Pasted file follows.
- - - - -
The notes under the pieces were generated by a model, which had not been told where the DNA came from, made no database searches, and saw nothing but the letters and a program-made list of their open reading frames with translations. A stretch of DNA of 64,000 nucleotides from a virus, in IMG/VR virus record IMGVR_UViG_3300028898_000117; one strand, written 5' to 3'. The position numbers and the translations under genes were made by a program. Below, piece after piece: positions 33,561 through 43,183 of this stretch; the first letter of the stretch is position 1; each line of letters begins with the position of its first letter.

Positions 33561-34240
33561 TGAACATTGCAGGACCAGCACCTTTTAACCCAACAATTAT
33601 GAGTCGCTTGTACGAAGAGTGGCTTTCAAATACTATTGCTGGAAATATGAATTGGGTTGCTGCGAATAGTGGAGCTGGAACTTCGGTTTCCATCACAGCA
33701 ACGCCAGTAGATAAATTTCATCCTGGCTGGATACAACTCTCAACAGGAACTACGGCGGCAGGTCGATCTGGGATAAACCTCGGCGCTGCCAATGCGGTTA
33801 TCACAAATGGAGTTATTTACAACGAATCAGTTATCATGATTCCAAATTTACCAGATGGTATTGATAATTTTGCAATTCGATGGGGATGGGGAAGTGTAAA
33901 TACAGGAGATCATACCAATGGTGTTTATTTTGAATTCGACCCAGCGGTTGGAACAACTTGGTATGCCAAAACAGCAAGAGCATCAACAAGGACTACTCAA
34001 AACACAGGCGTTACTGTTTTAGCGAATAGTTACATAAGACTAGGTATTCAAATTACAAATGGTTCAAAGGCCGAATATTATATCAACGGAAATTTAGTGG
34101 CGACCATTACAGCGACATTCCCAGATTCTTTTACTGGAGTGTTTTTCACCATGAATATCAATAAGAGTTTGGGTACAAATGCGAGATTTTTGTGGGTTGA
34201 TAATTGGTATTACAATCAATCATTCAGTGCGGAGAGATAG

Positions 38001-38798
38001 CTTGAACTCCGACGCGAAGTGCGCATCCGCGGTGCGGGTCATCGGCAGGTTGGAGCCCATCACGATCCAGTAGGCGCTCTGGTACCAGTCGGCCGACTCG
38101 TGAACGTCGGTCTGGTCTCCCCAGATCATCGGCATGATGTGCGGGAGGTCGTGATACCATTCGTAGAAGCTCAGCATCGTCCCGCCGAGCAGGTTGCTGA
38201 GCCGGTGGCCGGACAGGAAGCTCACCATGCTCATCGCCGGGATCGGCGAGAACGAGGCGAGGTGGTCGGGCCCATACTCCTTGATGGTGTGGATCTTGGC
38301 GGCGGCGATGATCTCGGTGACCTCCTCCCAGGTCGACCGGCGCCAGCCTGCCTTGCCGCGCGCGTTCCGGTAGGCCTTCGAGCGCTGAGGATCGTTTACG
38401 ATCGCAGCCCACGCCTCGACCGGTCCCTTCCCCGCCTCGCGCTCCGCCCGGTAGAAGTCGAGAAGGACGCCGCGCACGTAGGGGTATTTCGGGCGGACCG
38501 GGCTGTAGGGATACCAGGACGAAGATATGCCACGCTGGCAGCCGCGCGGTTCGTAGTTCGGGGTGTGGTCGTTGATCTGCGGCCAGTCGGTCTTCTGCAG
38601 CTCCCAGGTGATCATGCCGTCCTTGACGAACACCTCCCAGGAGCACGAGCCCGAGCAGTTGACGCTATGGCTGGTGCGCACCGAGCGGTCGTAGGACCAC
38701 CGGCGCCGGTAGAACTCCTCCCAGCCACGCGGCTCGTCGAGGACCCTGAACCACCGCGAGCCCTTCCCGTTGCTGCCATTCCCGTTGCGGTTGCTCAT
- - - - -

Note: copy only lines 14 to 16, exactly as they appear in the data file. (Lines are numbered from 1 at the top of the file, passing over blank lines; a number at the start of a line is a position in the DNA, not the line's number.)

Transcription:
38201 GCCGGTGGCCGGACAGGAAGCTCACCATGCTCATCGCCGGGATCGGCGAGAACGAGGCGAGGTGGTCGGGCCCATACTCCTTGATGGTGTGGATCTTGGC
38301 GGCGGCGATGATCTCGGTGACCTCCTCCCAGGTCGACCGGCGCCAGCCTGCCTTGCCGCGCGCGTTCCGGTAGGCCTTCGAGCGCTGAGGATCGTTTACG
38401 ATCGCAGCCCACGCCTCGACCGGTCCCTTCCCCGCCTCGCGCTCCGCCCGGTAGAAGTCGAGAAGGACGCCGCGCACGTAGGGGTATTTCGGGCGGACCG